• Existing Skill Sets:  The average marketer today is a right-brained individual.  They entered the profession because they are naturally gifted at branding, communications, and outbound perspectives.  And that requirement doesn’t go away – it’s still important.  But today’s marketer now needs to grow their left-brained skills, so they can take advantage of inbound information, marketing technologies, data, etc.  It’s hard to ask a right-brained person to suddenly be effective at managing this data.  The CMO needs to fill this skillset gap primarily by bringing in people that understand it, but they cannot ignore it themselves.  The CMO needs to understand how to manage a team of data scientists and operations people to dig through and analyze this data.  Some CMOs have actually learned to love data analysis themselves (in fact your CMO at Informatica Marge Breya is one of them).
  • Existing Relationships:  In a data-driven marketing world, relationships with the CIO become paramount.  They have historically determined what data is collected, where it is stored, what it is connected to, and how it is managed.  Today’s CMO isn’t just going to the CIO with a simple task, as in asking them to build a new dashboard.  They have to collectively work together to build a data strategy that will work for the organization as a whole.  And marketing is the “new kid on the block” in this discussion – the CIO has been working with finance, manufacturing, etc. for years, so it takes some time (and great data points!) to build that kind of cohesive relationship.  But most CIOs understand that it’s important, if for no other reason that they see budgets increasingly shifting to marketing and the rest of the Lines of Business.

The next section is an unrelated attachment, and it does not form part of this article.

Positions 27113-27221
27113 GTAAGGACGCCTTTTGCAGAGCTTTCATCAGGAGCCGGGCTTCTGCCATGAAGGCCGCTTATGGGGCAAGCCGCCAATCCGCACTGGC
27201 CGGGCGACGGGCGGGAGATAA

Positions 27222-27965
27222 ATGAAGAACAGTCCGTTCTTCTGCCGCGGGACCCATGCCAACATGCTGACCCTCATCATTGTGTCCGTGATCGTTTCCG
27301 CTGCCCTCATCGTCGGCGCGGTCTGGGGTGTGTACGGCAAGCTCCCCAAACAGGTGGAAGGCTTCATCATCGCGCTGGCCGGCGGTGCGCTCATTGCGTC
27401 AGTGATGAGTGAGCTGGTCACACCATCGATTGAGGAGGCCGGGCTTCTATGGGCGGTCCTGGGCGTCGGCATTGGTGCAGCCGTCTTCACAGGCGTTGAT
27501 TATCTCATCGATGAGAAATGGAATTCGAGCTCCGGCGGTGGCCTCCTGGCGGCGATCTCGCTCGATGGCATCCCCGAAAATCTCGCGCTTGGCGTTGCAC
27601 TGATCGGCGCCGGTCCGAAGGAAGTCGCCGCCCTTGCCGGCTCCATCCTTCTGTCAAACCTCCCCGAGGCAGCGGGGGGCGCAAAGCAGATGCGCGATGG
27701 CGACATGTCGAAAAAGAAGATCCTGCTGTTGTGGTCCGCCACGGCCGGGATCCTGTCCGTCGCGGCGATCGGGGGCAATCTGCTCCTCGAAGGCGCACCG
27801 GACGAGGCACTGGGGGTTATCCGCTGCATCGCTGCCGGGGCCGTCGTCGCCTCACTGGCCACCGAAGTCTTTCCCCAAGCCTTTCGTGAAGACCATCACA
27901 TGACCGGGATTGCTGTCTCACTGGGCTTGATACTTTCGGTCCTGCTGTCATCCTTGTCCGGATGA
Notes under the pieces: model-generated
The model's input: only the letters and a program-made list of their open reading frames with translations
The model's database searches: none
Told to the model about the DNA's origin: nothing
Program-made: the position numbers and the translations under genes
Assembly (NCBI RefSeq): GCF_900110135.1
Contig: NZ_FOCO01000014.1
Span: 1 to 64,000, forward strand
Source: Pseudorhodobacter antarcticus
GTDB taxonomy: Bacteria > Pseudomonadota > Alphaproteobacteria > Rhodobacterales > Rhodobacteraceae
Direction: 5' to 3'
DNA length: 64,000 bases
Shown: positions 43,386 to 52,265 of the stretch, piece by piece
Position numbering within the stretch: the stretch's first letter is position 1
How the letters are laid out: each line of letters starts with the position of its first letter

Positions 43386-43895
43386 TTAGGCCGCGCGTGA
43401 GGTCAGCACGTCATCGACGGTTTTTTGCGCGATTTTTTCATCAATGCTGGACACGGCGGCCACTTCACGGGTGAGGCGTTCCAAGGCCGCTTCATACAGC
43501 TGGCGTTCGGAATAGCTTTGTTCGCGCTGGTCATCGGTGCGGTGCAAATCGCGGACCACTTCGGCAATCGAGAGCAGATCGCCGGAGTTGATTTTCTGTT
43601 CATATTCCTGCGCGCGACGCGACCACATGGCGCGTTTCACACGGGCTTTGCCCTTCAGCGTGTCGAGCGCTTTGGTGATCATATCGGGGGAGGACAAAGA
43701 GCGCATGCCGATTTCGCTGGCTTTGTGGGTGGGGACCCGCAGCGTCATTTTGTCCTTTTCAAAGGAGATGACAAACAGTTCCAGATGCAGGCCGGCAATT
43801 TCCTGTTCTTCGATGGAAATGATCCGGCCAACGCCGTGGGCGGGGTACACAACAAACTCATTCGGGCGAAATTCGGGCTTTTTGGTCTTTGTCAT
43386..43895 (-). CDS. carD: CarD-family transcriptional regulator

• Governance:  Who is ultimately responsible for the data that lives within an organization?  It’s not an easy question to answer.  And since marketing is a relatively new entrant into the data discussion, there are often a lot of questions left to answer. If marketing wants access to the customer data, what are we going to let them do with it? Read it?  Append to it?  How quickly does this happen? Who needs to author or approve changes to a data flow?  Who manages opt ins/outs and regulatory black lists?  And how does that impact our responsibility as an organization?  This is a new set of conversations for the CMO – but they’re absolutely critical.

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Q:  Are the CMOs you speak with concerned with measuring marketing success?

A:  Absolutely.  CMOs are feeling tremendous pressure from the CEO to quantify their results.  There was a recent Duke University study of CMOs that asked if they were feeling pressure from the CEO or board to justify what they’re doing.  64% of the respondents said that they do feel this pressure, and 63% say this pressure is increasing.